Historian finds Pony Express ad
By Don Thompson
March 20, 2005
SACRAMENTO – The advertisement has been famous for generations: “Wanted. Young, skinny, wiry fellows. Not over 18. Must be expert riders. Willing to risk death daily. Orphans preferred.”
It’s on T-shirts and other souvenirs celebrating the short-lived Pony Express that carried mail between St. Joseph, Mo., and San Francisco from April 3, 1860, to late 1861.
Joseph Nardone, national executive director and historian of the Pony Express Trail Association, spent years searching through newspaper archives looking for the ad, before concluding it’s a hoax dating no earlier than 1902.
But in his search he discovered the true first, and apparently only, newspaper advertisement seeking Pony Express riders, though other ads of the period sought horses to run the mail route. Riders switched to fresh horses every 10 to 15 miles, handing off to a new rider every 75 miles or so to complete the 1,943-mile route.
The brief ad ran in the Sacramento Union newspaper exactly 145 years ago yesterday.
Nardone and other aficionados spent the day dedicating a monument in historical Old Sacramento commemorating the ad and the hotel where job applicants gathered.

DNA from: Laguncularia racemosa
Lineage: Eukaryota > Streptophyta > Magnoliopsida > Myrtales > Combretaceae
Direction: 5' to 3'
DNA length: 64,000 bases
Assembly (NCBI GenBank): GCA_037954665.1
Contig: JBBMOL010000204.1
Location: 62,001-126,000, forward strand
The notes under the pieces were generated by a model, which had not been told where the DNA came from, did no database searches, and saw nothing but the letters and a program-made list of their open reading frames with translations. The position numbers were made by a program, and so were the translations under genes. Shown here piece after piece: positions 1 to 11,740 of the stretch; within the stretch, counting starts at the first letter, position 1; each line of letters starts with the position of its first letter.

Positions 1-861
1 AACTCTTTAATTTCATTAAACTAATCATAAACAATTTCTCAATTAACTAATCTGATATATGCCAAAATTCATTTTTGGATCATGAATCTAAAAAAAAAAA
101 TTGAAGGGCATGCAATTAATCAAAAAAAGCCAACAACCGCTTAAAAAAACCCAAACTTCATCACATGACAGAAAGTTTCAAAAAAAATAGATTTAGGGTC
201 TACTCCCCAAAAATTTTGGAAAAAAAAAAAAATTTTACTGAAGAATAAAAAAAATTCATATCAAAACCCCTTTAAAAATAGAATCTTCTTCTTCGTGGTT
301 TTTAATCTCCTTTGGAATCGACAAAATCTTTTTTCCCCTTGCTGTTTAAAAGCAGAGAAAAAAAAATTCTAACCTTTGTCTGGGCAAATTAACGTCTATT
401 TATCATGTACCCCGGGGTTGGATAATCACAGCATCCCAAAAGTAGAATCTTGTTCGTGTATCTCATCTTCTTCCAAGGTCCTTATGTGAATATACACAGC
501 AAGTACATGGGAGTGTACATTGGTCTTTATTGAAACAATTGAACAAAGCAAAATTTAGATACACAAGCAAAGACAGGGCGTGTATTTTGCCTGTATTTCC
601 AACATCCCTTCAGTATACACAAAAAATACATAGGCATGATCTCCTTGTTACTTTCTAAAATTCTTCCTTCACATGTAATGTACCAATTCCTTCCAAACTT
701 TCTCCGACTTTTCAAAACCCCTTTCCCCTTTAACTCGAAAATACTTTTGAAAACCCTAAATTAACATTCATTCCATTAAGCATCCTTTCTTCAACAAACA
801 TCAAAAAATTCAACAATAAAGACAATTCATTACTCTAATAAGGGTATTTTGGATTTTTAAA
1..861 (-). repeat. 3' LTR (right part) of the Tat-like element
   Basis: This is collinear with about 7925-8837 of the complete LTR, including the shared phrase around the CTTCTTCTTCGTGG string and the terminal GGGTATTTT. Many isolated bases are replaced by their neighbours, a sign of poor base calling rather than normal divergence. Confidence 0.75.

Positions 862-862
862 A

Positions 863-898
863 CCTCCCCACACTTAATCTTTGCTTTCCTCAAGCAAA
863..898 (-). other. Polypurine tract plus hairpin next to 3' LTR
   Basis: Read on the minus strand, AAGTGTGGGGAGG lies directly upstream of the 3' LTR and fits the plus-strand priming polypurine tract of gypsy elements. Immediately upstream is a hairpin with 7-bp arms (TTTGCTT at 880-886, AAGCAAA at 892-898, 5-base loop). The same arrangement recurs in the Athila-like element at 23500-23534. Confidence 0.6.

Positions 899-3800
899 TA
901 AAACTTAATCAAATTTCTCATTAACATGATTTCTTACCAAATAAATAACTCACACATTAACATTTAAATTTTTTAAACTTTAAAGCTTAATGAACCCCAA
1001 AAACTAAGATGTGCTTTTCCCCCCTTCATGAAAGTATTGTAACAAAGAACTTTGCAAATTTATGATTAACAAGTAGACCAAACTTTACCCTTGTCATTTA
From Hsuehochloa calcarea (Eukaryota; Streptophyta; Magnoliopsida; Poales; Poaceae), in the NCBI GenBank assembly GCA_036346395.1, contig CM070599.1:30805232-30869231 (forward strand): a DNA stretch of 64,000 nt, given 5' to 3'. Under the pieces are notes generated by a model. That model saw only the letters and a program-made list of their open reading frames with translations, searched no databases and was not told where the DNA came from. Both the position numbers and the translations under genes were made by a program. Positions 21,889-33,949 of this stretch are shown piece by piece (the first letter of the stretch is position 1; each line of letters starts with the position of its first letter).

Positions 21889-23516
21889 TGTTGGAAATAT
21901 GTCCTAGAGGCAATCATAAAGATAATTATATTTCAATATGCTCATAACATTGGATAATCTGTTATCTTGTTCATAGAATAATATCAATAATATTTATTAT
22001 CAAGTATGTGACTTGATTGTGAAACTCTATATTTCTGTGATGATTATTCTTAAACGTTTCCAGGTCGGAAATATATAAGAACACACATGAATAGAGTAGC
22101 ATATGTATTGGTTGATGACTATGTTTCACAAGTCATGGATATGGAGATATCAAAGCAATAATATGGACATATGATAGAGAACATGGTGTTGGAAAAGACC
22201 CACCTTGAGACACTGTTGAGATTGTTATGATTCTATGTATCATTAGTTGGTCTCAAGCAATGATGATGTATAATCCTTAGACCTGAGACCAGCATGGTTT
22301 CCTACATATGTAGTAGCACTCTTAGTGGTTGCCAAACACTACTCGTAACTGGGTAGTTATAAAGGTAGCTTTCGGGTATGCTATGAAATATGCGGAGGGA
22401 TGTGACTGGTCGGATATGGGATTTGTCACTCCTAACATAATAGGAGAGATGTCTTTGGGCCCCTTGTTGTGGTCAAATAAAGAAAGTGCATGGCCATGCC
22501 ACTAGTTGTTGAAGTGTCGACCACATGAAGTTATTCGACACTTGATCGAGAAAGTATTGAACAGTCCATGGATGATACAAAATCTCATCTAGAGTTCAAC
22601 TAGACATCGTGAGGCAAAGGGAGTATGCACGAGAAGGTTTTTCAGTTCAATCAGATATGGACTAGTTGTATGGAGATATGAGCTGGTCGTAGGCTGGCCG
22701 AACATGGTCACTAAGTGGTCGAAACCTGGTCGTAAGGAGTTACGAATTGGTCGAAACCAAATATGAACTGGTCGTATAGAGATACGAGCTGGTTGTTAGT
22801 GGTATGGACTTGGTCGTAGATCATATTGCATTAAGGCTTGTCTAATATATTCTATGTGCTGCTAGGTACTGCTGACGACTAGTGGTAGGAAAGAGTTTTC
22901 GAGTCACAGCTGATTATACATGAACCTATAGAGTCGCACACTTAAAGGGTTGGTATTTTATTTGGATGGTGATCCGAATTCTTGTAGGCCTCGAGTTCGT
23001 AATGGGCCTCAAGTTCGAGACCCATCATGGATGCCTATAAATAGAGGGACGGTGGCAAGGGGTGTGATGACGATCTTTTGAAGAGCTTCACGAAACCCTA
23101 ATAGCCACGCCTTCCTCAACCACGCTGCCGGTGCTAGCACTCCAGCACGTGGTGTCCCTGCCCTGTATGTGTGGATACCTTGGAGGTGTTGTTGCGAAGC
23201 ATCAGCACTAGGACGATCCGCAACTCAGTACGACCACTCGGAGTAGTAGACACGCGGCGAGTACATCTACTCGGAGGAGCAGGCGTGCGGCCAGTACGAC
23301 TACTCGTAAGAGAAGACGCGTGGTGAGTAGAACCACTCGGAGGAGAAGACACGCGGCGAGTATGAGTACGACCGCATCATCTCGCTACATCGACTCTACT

“Men Wanted! The undersigned wishes to hire ten or a dozen men, familiar with the management of horses, as hostlers or riders on the Overland Express Route via Salt Lake City. Wages, $50 per month and found (room and board). I may be found at the St. George Hotel Sunday, Monday and Tuesday,” reads the ad, signed by William W. Finney, the agent for the Central Overland California and Pikes Peak Express Company.
“Two hundred people showed up for about 10 to a dozen positions,” said Nardone, referring to a subsequent Sacramento Union account.
The granite monument shows the ad and an artist’s rendition of riders demonstrating their skills outside the long-since demolished four-story hotel, considered one of the largest and most handsome structures in California when it was built in 1856.
The “orphans preferred” version of the ad was generally accepted for decades, though Nardone said no one has been able to find the original publication that is usually merely attributed to an unnamed California newspaper.
Nardone and the association have been placing monuments at historical locations along the trail since April 3, 1990, when the first was unveiled in St. Joseph to mark the 130th anniversary. By the end of April, 50 will be in place the length of the route. Less than a handful more will be needed before the Pony Express’ 150th anniversary in 2010, he said.